Chronic contamination with depleted uranium effects vitamin D3 metabolism in rats
Congress title :XIXème International Bile Acid Meeting : Biological Actions and Clinical Relevance
Congress location :Fribourg
Congress date :06/10/2006
Twenty years after Chernobyl disaster, many people are still chronically exposed to low dose of 137Cs, mainly through the food consumption. A large variety of diseases have been described in highly exposed people with 137Cs, which include bone disorders. The aim of this work was to investigate the biological effects of a chronic exposure to 137Cs on Vitamin D3 metabolism, a hormone essential in bone homeostasis. Rats were exposed to 137Cs in their drinking water for 3 months at a dose of 6500 Bq/l (approximately 150 Bq/rat/day), a similar concentration ingested by the population living in contaminated territories in the former USSR countries. Cytochromes P450 enzymes involved in Vitamin D3 metabolism, related nuclear receptors and Vitamin D3 target genes were assessed by real time PCR in liver, kidney and brain. Vitamin D, PTH, calcium and phosphate levels were measured in plasma. An increase in the expression level of cyp2r1 (40%, p < 0.05) was observed in the liver of 137Cs-exposed rats. However a significant decrease of Vitamin D (1,25(OH)D3) plasma level (53%, p = 0.02) was observed. In brain, cyp2r1 mRNA level was decreased by 20% (p < 0.05), while the expression level of cyp27b1 is increased (35%, p < 0.05) after 137Cs contamination.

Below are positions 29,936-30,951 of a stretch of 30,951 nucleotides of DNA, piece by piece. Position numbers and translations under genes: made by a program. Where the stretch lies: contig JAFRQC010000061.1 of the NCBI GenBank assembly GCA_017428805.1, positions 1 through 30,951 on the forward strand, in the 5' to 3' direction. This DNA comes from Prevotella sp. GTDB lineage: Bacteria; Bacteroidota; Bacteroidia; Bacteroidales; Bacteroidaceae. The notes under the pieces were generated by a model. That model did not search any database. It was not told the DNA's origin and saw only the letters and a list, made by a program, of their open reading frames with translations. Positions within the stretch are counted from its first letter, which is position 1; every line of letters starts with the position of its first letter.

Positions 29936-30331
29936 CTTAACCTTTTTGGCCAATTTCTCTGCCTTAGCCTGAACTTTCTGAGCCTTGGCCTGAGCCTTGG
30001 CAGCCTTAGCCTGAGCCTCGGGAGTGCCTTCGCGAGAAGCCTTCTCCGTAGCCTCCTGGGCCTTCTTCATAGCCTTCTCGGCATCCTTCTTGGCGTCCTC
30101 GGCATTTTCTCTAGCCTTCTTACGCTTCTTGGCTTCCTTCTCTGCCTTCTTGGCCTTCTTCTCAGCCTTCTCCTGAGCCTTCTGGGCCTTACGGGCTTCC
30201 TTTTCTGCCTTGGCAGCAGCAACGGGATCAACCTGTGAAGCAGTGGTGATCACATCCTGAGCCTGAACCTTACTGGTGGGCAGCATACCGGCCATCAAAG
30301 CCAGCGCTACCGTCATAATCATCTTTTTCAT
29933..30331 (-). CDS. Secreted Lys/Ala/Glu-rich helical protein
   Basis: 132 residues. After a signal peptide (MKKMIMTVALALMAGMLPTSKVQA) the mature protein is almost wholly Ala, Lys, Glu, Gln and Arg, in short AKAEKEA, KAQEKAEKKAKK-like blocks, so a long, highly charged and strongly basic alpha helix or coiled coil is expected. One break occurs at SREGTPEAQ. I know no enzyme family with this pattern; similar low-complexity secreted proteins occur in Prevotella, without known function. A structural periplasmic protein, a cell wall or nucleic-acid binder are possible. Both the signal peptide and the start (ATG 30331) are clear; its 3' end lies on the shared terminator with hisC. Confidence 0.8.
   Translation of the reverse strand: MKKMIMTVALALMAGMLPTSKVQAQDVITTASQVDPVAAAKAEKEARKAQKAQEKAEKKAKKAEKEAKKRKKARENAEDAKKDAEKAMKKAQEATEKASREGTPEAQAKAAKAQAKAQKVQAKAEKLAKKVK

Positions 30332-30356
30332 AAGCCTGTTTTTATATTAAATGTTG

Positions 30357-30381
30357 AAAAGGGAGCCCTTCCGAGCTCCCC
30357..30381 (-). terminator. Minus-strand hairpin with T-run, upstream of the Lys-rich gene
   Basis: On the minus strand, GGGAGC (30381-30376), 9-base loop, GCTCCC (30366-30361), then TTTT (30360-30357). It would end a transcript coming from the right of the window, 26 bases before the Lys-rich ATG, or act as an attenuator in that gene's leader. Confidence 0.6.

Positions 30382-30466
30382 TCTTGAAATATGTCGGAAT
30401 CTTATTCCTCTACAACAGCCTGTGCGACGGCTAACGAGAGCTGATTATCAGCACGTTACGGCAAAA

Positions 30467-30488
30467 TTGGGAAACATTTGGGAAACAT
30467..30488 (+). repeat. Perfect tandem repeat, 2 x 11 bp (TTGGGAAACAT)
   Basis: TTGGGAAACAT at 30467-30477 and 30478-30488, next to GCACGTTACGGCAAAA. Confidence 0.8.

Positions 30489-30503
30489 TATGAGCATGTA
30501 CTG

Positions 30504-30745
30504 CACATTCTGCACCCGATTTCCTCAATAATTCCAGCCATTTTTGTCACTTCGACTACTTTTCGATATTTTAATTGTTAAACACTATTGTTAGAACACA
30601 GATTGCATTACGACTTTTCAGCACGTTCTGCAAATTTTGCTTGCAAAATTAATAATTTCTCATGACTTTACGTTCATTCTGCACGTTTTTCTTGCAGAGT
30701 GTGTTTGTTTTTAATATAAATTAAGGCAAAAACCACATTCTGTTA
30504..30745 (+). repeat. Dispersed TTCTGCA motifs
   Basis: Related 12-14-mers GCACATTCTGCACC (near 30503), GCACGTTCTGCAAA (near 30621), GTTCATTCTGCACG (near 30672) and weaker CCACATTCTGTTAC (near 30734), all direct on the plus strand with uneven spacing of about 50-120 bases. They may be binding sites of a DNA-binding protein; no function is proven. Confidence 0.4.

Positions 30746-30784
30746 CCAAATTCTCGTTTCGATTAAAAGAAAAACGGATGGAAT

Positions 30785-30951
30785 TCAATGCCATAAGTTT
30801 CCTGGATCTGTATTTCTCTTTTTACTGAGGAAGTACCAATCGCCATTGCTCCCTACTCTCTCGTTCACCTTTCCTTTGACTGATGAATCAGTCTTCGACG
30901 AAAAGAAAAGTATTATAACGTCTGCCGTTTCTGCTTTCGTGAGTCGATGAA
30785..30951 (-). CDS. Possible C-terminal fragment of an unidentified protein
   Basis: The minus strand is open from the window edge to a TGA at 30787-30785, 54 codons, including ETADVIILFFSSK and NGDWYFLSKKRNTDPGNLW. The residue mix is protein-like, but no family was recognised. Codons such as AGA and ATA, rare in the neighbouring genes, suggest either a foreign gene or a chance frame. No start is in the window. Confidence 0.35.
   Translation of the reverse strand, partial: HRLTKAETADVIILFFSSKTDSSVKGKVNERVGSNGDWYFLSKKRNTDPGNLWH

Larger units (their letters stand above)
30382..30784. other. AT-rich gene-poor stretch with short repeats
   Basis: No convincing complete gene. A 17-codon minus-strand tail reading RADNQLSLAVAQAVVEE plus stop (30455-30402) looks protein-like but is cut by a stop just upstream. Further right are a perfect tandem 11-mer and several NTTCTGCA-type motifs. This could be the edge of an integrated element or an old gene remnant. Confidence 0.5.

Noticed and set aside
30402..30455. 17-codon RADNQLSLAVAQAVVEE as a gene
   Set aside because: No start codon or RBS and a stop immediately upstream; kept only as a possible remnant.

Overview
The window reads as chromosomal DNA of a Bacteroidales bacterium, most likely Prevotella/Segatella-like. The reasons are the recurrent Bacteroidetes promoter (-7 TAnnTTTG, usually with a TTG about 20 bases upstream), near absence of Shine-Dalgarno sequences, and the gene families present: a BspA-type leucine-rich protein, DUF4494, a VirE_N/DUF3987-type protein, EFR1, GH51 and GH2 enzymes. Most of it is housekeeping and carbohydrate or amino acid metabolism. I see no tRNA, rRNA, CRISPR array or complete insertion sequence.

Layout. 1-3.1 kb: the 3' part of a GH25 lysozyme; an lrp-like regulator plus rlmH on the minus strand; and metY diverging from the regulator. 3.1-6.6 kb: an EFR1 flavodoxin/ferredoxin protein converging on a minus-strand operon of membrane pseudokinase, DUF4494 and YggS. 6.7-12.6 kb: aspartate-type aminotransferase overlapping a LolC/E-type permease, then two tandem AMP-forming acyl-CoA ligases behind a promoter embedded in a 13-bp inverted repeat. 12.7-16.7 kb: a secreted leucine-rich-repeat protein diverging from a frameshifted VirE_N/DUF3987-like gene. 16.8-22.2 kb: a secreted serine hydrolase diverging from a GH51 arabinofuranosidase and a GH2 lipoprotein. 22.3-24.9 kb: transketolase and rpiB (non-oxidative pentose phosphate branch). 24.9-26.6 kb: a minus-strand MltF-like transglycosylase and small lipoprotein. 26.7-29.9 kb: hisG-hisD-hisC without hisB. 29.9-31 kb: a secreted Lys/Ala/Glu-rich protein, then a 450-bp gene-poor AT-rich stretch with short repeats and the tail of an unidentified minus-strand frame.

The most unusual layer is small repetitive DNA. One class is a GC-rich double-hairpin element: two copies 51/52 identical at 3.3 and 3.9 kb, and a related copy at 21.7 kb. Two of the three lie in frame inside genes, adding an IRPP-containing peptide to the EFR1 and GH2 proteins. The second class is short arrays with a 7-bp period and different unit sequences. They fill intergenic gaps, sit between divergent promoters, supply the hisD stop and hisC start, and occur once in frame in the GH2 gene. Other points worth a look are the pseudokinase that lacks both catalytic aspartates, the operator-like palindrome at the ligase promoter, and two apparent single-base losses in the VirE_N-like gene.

In conclusion, this study showed for the first time that chronic exposure with post-accidental doses of 137Cs affects Vitamin D3 active form level and induces molecular modifications of CYPs enzymes involved its metabolism in liver and brain, without leading to mineral homeostasis disorders.